Reader Scott Pluschau posted a blog about silver yesterday morning...long before the markets in New York were open in New York...but it was obvious that silver was going to have a bad day even then. When the price activity for New York began, Scott mentioned the fact that "They may get the specs to short, which is what I suspect they are more interested in." Ted Butler said precisely the same thing later in the morning, as he said that it was textbook price action for that sort technical fund activity...and it's entirely possible that the low that came just before the Comex close was a technical fund[s] short position[s] being placed. The link to Scott's blog on silver, is here.
The following snippet came from the April edition of Casey Research's BIG GOLD..."VIA MAT International (VMI) gold storage limit temporarily reached: Due to high and growing demand for its services, VMI reached its insurable limits at its vaults in Zurich, Hong Kong, and London, and cannot accept new customers. We spoke with VIA MAT and were told they are investing in new facilities at all three locations. Hong Kong is expected to be ready this May, and Zurich in June or July. No word yet on London. In the meantime, VMI is placing customers on a waiting list."
Here's an interesting ad that a doctor ran in Florida's Panama City News Herald earlier this year...and I thank reader "Rocky R" for sharing it with us.
Despite my 'scorched earth' editing procedure for this column, I have a rather large number of stories for you today and, as always, I'm delighted to leave the final edit up to you.
Buyer traffic is strong, supply of homes for sale is low, and yet home prices continue to defy the usual formula, falling again in March. Prices usually rise as supply shrinks, but demand is still too low to make those historical “norms” compute, not to mention that the type of supply available is largely distressed.
Foreclosures and short sales (when the home is sold for less than the value of the mortgage) accounted for 47.7 percent of sales, in a three month running average measured by Campbell/Inside Mortgage Finance. That’s the 25th month in a row that distressed sales have topped 40 percent of the market.
“With nearly half of the market being distressed, we’re a long way from a return to a normal market,” said Thomas Popik, research director at Campbell Surveys. “Agents responding to our survey say that homeowners with well-maintained properties in good locations are very reluctant to list at today’s prices. That’s why inventory is low—and also why forced REO and short sales are such a big proportion of the remaining market.”
This story was posted on the cnbc.com website yesterday...and I thank West Virginia reader Elliot Simon for sending it. The link is here.
A four-decade tidal wave of Mexican immigration to the United States has receded, causing a historic shift in migration patterns as more Mexicans appear to be leaving the United States for Mexico than the other way around, according to a report from the Pew Hispanic Center.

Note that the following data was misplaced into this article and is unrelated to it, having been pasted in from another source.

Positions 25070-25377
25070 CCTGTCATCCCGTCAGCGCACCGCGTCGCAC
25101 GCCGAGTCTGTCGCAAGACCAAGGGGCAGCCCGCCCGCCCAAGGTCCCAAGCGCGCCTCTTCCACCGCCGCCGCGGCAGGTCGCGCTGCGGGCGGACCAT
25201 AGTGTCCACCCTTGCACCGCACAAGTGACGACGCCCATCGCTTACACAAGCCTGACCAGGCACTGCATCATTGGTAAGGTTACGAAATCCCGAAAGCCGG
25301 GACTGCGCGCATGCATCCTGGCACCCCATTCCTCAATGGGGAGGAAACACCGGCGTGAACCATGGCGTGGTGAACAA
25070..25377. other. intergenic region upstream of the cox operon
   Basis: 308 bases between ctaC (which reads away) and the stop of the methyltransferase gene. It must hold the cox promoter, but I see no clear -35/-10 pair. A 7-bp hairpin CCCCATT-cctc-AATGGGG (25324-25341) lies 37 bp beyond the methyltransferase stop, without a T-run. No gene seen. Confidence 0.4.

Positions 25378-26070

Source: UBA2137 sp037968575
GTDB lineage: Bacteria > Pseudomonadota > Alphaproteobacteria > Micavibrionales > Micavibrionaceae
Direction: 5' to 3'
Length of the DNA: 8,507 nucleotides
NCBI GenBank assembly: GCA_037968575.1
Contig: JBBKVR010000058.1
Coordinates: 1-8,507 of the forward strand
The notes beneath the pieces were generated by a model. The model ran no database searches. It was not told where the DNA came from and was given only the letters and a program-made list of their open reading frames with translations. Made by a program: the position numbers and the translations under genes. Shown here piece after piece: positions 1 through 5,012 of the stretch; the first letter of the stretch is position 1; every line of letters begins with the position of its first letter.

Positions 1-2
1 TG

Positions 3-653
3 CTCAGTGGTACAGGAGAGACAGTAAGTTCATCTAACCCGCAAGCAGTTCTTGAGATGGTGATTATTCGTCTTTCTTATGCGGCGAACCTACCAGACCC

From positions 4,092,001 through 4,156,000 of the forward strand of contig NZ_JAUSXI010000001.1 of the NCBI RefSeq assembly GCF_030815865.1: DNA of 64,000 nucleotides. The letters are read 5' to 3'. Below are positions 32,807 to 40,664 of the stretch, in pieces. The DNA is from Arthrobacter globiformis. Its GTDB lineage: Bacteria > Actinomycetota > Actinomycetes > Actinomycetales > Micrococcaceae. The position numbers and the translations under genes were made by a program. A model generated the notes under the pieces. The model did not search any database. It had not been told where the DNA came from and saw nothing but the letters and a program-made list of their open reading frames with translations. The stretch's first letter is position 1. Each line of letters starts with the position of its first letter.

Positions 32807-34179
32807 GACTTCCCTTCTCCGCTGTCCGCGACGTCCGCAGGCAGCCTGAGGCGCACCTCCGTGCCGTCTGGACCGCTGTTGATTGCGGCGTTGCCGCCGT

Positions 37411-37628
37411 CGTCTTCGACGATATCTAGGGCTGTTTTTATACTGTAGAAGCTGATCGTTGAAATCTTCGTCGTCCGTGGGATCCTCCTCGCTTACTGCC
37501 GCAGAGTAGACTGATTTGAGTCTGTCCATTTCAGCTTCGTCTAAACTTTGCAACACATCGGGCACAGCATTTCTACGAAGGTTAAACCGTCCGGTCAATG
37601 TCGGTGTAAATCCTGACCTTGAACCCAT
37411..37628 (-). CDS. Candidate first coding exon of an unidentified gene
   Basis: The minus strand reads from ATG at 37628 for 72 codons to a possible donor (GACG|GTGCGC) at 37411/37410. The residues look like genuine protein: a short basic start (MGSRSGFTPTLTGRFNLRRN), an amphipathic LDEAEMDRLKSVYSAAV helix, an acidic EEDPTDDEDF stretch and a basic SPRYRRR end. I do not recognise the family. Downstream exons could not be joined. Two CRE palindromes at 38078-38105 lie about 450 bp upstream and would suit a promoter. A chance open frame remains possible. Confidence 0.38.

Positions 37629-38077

It looks to be the first reversal in the trend since the Depression, and experts say that a declining Mexican birthrate and other factors may make it permanent.
“I think the massive boom in Mexican immigration is over and I don’t think it will ever return to the numbers we saw in the 1990s and 2000s,” said Douglas Massey, a professor of sociology and public affairs at Princeton University and co-director of the Mexican Migration Project, which has been gathering data on the subject for 30 years.
This story was in yesterday's edition of The Washington Post...and I thank Washington state reader S.A. for bringing it to my attention. The link is here.
It's hard to overstate the enormity of the 2008 collapse of Lehman Brothers. It was the largest bankruptcy in history; 26,000 employees lost their jobs; millions of investors lost all or almost all of their money; and it triggered a chain reaction that produced the worst financial crisis and economic downturn in 70 years.
Yet four years later, no one at Lehman has been held responsible. Steve Kroft investigates the collapse of Lehman Brothers: what the SEC did and didn't know about the firm's finances, the role of a top accounting firm, and why no one at Lehman has been called to account.
This 5-page essay was posted over at the cbsnews.com website on Sunday evening...and I thank reader Peter Handley for bringing it to my attention. The link is here.
Republican presidential candidate Ron Paul has slammed a controversial cyber-terrorism bill, calling it "Big Brother writ large" and saying it would make "government spies" of Facebook and Google.
The Cyber Intelligence Sharing and Protection Act (CISPA) is due to be heard in the House of Representatives this week and now has the backing of 112 members of Congress.
The bill aims to make it easier for US companies and authorities to share information as they tackle online crime. But it has been attacked by civil liberties groups as too broadly written and a threat to the privacy of ordinary citizens.
This story showed up in The Guardian yesterday evening...and I think Swiss reader B.G. for sending it my way...and the link is here.
Much of the $430bn global bail-out fund agreed in Washington over the weekend may not be available until next year, it has emerged.